Seals on Websites

Seals on Websites

Beware of using seals of approval

In keeping with our new focus on security, ransomware, and consumer protection news, the following release by the FTC (Federal Trade Commission) is relevant to any website owner who uses one or more seals on their sites. There are all kinds of seals available, some free others for pay, that are meant to instill trust in possible leads/customers.

Also, another common online marketing tactic is to create lifestyle blogs that seem to be impartial, but are meant to support sales of certain products. These blogs may contain supposed reviews, opinions, and unbiased advice and information. All of these tactics are included in a complaint now before the U.S. District Court of the Southern District of New York.

We advise our clients that trust is essential for long-term customer relationships. These types of tactics may taint the impression that current and prospective buyers have of you, your products and services.

SmartClick Media LLC, also doing business as Doctor Trusted, and its owner Robert Vozdecky, also known as Bill Anderson, have agreed to settle Federal Trade Commission charges that their “Doctor Trusted” certification program misled consumers with bogus claims that the products sold on websites with its seal were evaluated by doctors using their medical expertise.

The defendants also have agreed to settle charges that several of their websites, such as, were deceptively formatted to appear to be independent lifestyle blogs or health-product review sites.

“Consumers should be able to rely on seals and certificates for accurate information on how products are tested and evaluated,” said Jessica Rich, Director of the FTC’s Bureau of Consumer Protection. “Unfortunately, in this case, they were completely misled by the sellers of the ‘Doctor Trusted’ program.”

According to the FTC’s complaint, between June 2013 and October 2015 the defendants marketed and sold the “Doctor Trusted” seal Seal indicating website belonged to “Doctor Trusted” certification program: photo of a doctor, website URL, “click to verify”, and active date.and certification program to websites that primarily offered health-related products and services, such as dietary supplements.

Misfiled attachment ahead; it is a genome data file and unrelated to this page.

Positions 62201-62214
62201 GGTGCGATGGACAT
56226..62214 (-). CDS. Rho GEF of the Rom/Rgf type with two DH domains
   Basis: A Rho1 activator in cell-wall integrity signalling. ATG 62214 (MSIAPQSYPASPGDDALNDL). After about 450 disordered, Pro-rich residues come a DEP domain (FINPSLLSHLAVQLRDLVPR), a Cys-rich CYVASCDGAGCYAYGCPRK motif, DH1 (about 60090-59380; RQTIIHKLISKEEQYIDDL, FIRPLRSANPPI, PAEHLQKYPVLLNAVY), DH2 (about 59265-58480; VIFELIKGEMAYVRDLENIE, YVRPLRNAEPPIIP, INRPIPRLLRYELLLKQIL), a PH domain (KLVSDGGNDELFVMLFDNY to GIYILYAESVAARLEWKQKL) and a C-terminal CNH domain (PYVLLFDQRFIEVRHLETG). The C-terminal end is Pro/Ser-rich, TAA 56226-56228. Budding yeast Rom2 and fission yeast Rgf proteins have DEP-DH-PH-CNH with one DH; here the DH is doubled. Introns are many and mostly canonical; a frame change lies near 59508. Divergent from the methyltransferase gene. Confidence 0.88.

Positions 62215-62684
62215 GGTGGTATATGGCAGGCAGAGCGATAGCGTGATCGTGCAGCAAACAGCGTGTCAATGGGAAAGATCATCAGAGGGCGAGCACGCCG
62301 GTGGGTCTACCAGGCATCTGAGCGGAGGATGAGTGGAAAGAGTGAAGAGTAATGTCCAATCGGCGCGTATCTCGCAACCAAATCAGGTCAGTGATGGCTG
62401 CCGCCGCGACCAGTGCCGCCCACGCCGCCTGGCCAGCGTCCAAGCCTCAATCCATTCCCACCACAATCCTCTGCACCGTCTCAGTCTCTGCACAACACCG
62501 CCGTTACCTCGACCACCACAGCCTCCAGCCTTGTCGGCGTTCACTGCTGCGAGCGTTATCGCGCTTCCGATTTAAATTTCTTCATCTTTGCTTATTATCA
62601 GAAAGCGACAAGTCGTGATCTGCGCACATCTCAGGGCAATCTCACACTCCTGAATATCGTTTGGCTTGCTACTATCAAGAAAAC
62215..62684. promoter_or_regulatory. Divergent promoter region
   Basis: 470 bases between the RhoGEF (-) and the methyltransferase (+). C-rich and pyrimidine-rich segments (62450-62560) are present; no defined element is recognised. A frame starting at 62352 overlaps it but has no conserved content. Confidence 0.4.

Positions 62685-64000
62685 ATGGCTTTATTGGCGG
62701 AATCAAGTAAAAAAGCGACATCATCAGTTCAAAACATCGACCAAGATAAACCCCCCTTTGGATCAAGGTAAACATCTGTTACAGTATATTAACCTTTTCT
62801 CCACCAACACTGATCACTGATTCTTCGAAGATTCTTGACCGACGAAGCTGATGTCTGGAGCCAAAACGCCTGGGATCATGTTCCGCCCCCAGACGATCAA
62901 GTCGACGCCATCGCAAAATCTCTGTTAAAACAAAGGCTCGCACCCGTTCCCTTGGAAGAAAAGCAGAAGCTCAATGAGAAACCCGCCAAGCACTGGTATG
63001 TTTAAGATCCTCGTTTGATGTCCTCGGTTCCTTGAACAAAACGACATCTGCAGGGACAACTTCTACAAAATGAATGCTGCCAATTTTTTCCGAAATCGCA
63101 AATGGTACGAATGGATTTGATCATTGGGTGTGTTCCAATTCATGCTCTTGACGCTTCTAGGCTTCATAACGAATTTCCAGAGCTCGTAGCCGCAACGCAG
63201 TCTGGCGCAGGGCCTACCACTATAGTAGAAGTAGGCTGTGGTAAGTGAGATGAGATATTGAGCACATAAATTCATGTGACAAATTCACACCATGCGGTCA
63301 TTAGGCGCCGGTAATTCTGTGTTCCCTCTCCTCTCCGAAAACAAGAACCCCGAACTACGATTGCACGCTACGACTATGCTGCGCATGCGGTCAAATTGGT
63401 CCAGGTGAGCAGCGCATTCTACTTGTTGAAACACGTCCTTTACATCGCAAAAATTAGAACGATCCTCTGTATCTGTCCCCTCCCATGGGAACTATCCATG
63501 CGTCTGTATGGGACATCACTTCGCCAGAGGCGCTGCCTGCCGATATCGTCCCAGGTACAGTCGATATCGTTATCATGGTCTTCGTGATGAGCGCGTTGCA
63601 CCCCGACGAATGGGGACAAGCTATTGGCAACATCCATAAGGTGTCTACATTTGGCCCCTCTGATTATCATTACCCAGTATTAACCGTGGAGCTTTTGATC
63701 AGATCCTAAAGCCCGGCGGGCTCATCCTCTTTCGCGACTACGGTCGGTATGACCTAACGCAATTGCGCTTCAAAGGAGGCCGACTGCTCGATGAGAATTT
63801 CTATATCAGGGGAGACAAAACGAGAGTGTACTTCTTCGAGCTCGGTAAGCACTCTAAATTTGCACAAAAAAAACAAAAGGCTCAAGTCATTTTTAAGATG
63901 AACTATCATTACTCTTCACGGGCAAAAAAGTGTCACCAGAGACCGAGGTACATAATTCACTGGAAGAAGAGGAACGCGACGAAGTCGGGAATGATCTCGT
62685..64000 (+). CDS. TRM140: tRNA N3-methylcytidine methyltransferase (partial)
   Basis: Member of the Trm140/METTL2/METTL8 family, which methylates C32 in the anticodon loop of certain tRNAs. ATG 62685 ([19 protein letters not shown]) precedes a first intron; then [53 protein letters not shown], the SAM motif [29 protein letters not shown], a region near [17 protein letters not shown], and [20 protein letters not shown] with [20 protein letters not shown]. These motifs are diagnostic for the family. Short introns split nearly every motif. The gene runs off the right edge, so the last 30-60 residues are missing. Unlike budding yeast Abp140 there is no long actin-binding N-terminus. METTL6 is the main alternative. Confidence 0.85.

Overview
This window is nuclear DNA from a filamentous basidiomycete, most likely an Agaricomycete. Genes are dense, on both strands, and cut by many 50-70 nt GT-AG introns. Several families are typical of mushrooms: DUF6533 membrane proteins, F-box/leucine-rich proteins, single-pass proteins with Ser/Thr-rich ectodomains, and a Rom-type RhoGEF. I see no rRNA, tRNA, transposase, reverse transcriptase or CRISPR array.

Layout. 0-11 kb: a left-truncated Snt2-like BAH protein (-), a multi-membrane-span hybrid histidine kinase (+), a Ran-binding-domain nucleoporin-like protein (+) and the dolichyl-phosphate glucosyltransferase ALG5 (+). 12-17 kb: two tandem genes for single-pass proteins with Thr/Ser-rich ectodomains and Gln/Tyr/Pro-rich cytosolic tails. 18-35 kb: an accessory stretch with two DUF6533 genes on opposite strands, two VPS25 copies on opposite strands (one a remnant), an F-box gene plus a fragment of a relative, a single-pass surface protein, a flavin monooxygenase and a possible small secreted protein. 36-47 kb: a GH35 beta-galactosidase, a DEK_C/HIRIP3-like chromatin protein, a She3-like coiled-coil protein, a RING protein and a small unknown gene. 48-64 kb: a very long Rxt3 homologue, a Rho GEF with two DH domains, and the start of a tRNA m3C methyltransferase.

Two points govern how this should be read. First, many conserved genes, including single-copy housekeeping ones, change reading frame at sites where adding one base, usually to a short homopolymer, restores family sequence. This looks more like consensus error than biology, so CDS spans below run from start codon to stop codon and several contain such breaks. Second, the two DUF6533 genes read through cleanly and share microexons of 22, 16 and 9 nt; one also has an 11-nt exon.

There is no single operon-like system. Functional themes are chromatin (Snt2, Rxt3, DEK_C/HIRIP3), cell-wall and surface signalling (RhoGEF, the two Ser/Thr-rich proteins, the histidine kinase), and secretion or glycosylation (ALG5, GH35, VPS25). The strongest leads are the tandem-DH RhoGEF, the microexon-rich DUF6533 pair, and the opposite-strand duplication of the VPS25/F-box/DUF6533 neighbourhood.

When consumers clicked on the seal, they were shown a pop-up box that displayed the “Doctor Trusted” certificate, which stated that the products on the site were “carefully evaluated by an independent medical doctor who reviewed its medical information, claims, products, terms of service, and policies,” and who deemed them “trustworthy and safe for purchase.”

The FTC charged that, in reality, the seals and certificates were meaningless. The defendants hired two freelance doctors who superficially reviewed the products on the websites. However, the doctors did not actually evaluate the products, or determine whether the advertising claims for the products were supported, according to the complaint.

The complaint alleges the defendants marketed their “Doctor Trusted” program to online sellers nationwide with claims that it was “one of the most effective ways to increase sales with the least amount of effort,” and that the seal program would “give visitors a new level of confidence to purchase your product.” The defendants sold “Doctor Trusted” seals and certificates to 800 websites, including those operated by several defendants in other FTC actions including GetAwayGrey and HealthyLife Sciences.

In addition, the FTC alleges that the defendants operated lifestyle blog and review websites that supposedly offered unbiased advice and information about various medical products, programs, health issues, and scientific breakthroughs. In reality, these sites were advertising vehicles, and the defendants received a commission whenever a consumer clicked on them or bought an advertised product.

The proposed stipulated final order prohibits the defendants from misrepresenting the extent to which medical or other expertise is used to evaluate a product; that defendants are a consumer protection or non-profit organization; and the frequency with which defendants evaluate, certify or review a product or service; and that any website or other publication is an independent resource for products or services.

The defendants also must disclose when the content of any website or other publication is not written by an objective source but is instead an ad or paid placement, as well as any material connection between themselves and any product or service being discussed, reviewed, or evaluated on a website or other publication. Finally, the order imposes a judgment of $603,588, which will be partially suspended upon the defendants’ payment of $35,000.

The Commission vote authorizing the staff to file the complaint and proposed stipulated final order was 3-0. The complaint and proposed order are pending in the U.S. District Court for the Southern District of New York.

NOTE: Stipulated final orders have the force of law when approved and signed by the District Court judge.